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Behavioral Finance and the Psychology of Financial Decisions
[Individual Integrated Case Analysis]
You were recently hired as an associate consultant by a major consulting firm (Shefrain Consulting). This learning demonstration will guide you through several challenges allowing you to demonstrate competencies in understanding the importance of psychology on financial decisions and how to avoid common psychological mistakes in financial decision making. Behavioral Finance covers “individual and group emotion, and behavior in markets. The field brings together specialists in personality, social, cognitive and clinical psychology; psychiatry; organizational behavior; accounting; marketing; sociology; anthropology; behavioral economics; finance and the multidisciplinary study of judgment and decision making”. (Source: Journal of Behavioral Finance). Developed in the 1970s and 1980s by academics including Amos Tversky, Daniel Kahneman, Richard Thayer and Meir Statman, behavioral finance stresses that psychology and emotion prompt investors to behave in ways that are inconsistent with what is considered rational in traditional finance. The 2010 World Wealth Report devoted a special ten-page section to behavioral finance, stemming from the conclusion that one of the most profound consequences of the financial crisis has been the increasing prominence of “emotional factors” in the financial decision-making process of large investors.
II. Steps to Completion:
Over the course of this learning demonstration you will be required to complete a six part deliverable for your new employer, Shefrain Consulting to demonstrate your competence in the important field of Behavioral Finance. In particular, you will be required to demonstrate a high level understanding of Prospect Theory and the implications of this theory on traditional financial decision making, understand major biases common in financial decision making and the process of debiasing, demonstrate your knowledge of behavioral finance in the context of a client’s investment decisions and portfolio allocation, understand that behavioral factors impact many important corporate financial decisions, and clearly articulate the important aspects of behavioral finance on your career and the prospects for Shefrain Consulting. Since you are a recent hire of Shefrain Consulting, it is important to make a good impression. Throughout this learning demonstration be sure to always support your arguments with reputable sources, sound logic, and your own unique insights. Professionalism throughout this learning demonstration is expected and required as Shefrain has a large pool of potential junior consultants if your report is deficient. At the conclusion of this learning demonstration, you will be required to submit a final report with six parts addressing each of the hypothetical issues raised throughout this learning demonstration.
1. Prospect Theory
“We really want to help clients make better decisions,” said Stephanie Jones, senior consultant at Shefrain Consulting, LLC, “and if we understand their biases and tendencies in making choices, it helps us be better consultants.”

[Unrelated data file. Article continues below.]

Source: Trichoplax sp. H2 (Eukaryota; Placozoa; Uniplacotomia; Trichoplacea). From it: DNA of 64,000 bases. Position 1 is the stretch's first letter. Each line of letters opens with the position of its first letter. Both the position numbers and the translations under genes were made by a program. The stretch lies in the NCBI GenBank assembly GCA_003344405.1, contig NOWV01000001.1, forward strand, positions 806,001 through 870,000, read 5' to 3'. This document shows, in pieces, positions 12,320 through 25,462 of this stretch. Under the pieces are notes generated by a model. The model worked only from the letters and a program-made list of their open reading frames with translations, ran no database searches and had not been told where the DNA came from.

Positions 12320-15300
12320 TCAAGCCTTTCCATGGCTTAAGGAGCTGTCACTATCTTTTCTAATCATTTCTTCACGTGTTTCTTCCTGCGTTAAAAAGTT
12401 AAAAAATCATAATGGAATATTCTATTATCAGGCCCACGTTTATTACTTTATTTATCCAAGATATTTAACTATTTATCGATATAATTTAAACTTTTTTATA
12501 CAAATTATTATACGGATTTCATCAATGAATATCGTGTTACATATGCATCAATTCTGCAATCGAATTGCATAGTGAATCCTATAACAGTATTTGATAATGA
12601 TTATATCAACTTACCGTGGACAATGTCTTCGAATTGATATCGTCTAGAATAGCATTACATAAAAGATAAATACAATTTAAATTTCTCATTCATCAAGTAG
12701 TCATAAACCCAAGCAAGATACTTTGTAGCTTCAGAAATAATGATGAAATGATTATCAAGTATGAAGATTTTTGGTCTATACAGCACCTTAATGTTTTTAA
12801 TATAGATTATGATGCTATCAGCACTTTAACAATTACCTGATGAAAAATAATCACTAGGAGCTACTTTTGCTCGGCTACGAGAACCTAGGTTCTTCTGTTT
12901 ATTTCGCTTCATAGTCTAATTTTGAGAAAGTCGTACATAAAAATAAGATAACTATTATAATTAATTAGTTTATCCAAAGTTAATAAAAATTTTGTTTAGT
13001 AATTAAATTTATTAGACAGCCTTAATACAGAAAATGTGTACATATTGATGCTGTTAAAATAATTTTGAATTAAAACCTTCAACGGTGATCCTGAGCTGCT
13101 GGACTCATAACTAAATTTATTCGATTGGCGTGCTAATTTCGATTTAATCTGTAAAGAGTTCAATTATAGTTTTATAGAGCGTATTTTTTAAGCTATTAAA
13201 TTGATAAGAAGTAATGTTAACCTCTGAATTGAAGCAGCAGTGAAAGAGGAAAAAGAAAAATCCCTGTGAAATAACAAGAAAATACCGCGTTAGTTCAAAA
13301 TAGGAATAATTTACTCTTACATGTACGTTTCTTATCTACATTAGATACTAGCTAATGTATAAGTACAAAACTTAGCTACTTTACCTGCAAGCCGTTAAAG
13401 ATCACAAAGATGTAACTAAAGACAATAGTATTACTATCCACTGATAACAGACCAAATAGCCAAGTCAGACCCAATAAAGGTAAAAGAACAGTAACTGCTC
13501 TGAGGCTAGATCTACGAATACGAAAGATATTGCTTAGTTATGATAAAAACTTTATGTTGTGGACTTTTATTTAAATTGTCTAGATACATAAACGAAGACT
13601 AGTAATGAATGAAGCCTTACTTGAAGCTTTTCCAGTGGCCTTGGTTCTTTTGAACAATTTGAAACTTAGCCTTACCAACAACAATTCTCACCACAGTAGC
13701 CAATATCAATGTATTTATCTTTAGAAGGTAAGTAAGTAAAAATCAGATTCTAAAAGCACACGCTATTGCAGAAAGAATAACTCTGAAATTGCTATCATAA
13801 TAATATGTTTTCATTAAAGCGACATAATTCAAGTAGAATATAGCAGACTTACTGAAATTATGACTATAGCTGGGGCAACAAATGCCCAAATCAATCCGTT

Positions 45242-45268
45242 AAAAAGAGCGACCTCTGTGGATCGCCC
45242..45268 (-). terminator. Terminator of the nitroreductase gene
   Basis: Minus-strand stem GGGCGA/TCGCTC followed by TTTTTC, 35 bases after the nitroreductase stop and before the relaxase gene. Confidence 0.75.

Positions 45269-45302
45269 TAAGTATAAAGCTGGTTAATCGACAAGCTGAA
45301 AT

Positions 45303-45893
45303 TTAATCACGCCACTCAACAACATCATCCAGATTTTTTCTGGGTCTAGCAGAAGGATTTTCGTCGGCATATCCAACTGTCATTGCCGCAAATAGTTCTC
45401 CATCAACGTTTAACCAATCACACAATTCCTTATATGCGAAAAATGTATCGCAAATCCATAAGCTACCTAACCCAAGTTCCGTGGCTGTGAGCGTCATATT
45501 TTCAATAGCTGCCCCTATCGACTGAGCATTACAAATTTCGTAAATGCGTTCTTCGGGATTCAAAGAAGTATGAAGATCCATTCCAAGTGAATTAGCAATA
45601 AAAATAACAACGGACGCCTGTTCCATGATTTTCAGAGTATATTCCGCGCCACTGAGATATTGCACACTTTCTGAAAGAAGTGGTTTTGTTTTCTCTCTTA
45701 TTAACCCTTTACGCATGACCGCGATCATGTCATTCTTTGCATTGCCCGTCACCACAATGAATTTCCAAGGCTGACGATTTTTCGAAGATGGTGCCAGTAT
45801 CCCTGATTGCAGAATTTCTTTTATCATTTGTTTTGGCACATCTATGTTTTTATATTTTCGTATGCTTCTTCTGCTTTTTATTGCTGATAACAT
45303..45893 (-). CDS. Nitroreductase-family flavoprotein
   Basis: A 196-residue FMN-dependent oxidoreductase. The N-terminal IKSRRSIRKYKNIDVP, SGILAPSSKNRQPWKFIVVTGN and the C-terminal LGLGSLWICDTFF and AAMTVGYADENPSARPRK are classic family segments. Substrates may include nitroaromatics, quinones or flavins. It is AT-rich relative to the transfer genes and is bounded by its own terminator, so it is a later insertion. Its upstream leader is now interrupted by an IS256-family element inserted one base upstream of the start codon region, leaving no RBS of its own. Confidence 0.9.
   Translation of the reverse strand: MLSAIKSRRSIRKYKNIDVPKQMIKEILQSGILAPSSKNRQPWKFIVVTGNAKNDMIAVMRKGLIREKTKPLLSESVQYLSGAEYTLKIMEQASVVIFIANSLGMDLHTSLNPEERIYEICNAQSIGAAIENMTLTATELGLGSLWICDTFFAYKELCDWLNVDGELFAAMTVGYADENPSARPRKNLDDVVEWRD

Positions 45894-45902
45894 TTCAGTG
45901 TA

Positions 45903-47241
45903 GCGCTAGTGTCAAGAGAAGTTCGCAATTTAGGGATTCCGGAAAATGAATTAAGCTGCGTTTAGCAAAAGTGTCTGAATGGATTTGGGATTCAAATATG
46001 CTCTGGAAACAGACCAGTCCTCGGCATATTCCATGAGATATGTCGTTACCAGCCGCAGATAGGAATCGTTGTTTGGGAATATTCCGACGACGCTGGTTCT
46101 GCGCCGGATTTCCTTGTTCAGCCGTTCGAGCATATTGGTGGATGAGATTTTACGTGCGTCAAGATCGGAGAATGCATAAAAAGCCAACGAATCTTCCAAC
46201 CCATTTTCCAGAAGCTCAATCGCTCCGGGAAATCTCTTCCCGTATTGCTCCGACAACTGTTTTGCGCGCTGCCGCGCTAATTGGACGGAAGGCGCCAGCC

Stephanie continues, “I noticed you graduated from UMUC and took a class in behavioral finance.”
You respond in the affirmative. “We have a lot of new consultants that are unfamiliar with the core foundations of behavioral economics…” Stephanie’s Samsung Galaxy S6 Edge interrupts her as she ducks around the corner to take a client’s call. When Miss Jones returns, she seems on edge as it’s been a volatile day on Wall Street. She asks you to prepare a ‘white paper’ on Prospect Theory and its behavioral foundations. You agree and head to your corner office to get to work on the ‘white paper’. After a frustrating morning of writing you come across a Dropbox folder with some of your old UMUC notes and resources.
Biases and Debiasing
Relieved to have completed your first assignment, you head out to JoJo’s Tavern for a couple pints with some fellow associate consultants. Your colleagues brief you on some basic office politics and you share some details of your conversation with Miss Jones. The conversation turns to investing as the past several years have been very good financially for your new colleagues. During your conversation, several of your colleagues’ comments seemed to demonstrate commonly known biases in behavioral finance. The most interesting of these are listed below.
I. “My father was a buy-and-hold investor but I am an active trader. To keep trading costs low, I use an online brokerage firm. I have done well investing in technology companies because I know the industry.”
II. “I am holding a large position in Omega Corporation with a large unrealized loss. Omega’s stock price declined last year when reported sales and earnings failed to meet analyst expectations. I took advantage of the decline to increase my position.” Omega sales growth has continued to slow over the last year, but I believe the stock is still a good investment.”
III. “I read a newspaper article reporting that commercial property values in the city have increased 14 percent annually since 2000. According to the article, the average commercial property in the city sold for $1.5 million last year. This makes me very happy because I just purchased a piece of commercial property last month. There is no doubt that it will be a good investment.”
2. Applied Behavioral Finance
Upon your happy return to your small flat on the west side of town, you sleep well after the couple of pints you enjoyed with your friends and the long day at work. You are awaken early by your neighbor’s barking dog and you have an opportunity to review the file for your first client of the day. Impressed by your description of Prospect theory, Stephanie has rewarded you with your first client. Mrs. Violet Siosan is a 42-year-old lawyer at a prestigious law firm. She needs you to organize her finances.
You jump in your Honda Accord and head to the office, it is raining today, but fortunately your parking space is near to the door as you forgot your umbrella. Violet enters your office shortly after you arrive and you begin to get to know each other. During the interview process, Violet tells you that she has been purchasing short-term, out-of-the-money call and put options. Violet acknowledges these options have a low probability of paying off and that the expected return from her options trading is negative. However, she states that she is attracted by the possibility of high returns when she can exercise in-the-money options. At the same time, you note that Violet has been purchasing low-payoff earthquake insurance on her home, which is located in a low-probability earthquake zone.